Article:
Bob Myer blogs at http://www.mindofflapjack.blogspot.com/

In a couple of days, Independence Day will be celebrated in the US.  There will be a lot of fireworks and parades and cookouts and such.  There will be lots of flag waving.  All good things, to be sure.

Perhaps it would be wise for us to remind ourselves just why our forefathers demanded independence.  Why is it that we have an Independence Day instead of celebrating the Queen's Birthday as Australia, New Zealand and Canada (as Victoria Day)?

If I remember correctly, taxation without representation had a lot to do with it.  Colonists were being taxed without any say in the matter.  They lacked representatives in England; they lacked advocates for their common good.  And so, in the end, they were compelled to fight for self-governance.

Today, there is a lack of confidence in the legislative and executive branches of US government.  Congress actually has a lower approval rating than President Bush, and no party seems to be able to tackle any problem of consequence.  Social Security, Medicare and other "entitlements", illegal immigration, health care, energy dependence - all of these problems are bypassed because they are too volatile politically to address.  And there is encroachment of each-other's territory, with Congress attempting to impose Rules of Engagement on the President as Commander in Chief.  Where are the answers needed of the government?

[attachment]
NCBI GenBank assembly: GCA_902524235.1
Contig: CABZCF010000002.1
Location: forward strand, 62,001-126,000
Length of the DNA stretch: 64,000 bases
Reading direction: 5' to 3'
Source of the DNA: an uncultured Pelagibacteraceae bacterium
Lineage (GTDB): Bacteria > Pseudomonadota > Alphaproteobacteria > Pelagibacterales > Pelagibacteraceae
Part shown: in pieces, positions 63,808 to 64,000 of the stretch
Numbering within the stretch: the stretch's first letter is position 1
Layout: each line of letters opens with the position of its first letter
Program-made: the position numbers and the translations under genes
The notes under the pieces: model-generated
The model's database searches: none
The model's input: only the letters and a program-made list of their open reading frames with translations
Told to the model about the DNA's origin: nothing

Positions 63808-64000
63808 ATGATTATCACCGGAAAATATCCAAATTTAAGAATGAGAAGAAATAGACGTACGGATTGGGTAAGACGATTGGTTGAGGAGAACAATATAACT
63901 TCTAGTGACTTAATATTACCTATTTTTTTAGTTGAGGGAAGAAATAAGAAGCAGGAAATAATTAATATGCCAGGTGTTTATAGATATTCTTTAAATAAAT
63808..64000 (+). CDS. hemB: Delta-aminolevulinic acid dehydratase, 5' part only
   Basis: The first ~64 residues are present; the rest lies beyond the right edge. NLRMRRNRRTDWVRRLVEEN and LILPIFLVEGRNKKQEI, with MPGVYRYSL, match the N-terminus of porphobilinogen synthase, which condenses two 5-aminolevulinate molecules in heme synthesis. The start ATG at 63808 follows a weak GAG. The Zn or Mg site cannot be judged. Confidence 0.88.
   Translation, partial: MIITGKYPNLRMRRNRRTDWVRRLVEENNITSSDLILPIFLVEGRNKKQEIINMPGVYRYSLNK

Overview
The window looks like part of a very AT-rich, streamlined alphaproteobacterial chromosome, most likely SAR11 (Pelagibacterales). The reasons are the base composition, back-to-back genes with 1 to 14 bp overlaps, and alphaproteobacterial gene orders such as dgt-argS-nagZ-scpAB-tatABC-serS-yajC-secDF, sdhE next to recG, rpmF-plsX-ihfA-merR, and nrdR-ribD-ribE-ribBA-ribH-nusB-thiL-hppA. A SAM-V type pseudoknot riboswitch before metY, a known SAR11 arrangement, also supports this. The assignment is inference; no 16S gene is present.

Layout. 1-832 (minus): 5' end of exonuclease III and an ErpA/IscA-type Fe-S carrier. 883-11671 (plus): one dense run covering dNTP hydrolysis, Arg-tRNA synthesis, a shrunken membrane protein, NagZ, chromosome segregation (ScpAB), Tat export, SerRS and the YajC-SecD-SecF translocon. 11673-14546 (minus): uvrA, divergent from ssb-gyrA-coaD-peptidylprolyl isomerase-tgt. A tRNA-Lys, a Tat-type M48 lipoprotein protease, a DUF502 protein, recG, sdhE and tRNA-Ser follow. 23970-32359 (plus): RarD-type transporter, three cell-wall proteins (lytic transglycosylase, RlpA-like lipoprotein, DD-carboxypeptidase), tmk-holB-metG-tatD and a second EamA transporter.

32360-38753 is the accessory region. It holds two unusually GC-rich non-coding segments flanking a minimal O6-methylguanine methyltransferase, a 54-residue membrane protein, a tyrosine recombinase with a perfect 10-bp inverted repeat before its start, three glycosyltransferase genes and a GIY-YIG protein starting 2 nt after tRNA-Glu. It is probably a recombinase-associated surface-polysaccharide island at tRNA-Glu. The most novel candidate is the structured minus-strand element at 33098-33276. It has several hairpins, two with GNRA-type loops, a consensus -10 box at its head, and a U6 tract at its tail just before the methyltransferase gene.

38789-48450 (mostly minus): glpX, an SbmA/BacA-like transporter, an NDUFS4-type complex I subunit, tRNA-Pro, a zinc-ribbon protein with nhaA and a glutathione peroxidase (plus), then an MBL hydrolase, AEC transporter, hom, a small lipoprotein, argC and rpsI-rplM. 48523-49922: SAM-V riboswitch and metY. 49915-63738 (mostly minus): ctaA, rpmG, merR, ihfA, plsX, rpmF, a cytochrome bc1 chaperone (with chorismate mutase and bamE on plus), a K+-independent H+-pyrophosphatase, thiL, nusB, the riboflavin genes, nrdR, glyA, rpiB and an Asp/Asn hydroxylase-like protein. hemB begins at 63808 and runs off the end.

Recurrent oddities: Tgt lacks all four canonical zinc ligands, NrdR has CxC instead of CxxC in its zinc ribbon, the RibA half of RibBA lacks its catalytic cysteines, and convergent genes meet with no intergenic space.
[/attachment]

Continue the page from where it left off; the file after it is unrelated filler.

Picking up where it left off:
How can programs like Social Security and Medicare/Medicaid be made reasonably solvent for the long term?

What will the federal government do to protect national sovereignty and stop millions more illegal immigrants from entering the country?